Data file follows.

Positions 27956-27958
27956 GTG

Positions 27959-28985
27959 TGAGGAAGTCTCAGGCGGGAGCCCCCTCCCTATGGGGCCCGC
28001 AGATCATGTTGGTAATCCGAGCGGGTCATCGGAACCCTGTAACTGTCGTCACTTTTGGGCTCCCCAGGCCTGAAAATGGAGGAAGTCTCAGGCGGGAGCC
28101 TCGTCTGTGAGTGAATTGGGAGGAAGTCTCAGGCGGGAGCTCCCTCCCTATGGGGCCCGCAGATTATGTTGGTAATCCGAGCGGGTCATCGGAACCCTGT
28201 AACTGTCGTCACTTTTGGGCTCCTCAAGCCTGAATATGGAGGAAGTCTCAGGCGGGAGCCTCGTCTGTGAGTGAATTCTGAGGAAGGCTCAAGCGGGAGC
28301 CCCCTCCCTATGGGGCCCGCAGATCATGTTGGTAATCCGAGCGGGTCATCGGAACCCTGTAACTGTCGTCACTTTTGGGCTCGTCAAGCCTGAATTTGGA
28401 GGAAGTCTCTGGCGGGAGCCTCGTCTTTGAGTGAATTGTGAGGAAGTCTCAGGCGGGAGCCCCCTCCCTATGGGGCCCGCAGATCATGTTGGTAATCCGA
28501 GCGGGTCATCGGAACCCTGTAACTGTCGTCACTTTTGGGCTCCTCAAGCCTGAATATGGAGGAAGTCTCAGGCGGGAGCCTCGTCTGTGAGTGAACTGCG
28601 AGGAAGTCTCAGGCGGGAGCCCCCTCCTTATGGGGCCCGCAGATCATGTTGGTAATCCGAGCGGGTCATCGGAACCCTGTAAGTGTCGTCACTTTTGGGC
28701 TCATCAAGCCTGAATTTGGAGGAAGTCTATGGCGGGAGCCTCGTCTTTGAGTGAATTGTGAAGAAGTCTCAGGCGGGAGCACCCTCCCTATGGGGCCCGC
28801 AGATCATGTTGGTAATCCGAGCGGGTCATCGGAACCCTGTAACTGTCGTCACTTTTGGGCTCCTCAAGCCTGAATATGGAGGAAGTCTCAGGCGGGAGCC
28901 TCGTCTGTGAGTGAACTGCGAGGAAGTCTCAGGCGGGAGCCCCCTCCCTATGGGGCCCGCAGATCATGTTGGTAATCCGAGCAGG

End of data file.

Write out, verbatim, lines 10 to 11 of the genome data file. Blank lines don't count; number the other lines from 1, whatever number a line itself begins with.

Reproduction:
28501 GCGGGTCATCGGAACCCTGTAACTGTCGTCACTTTTGGGCTCCTCAAGCCTGAATATGGAGGAAGTCTCAGGCGGGAGCCTCGTCTGTGAGTGAACTGCG
28601 AGGAAGTCTCAGGCGGGAGCCCCCTCCTTATGGGGCCCGCAGATCATGTTGGTAATCCGAGCGGGTCATCGGAACCCTGTAAGTGTCGTCACTTTTGGGC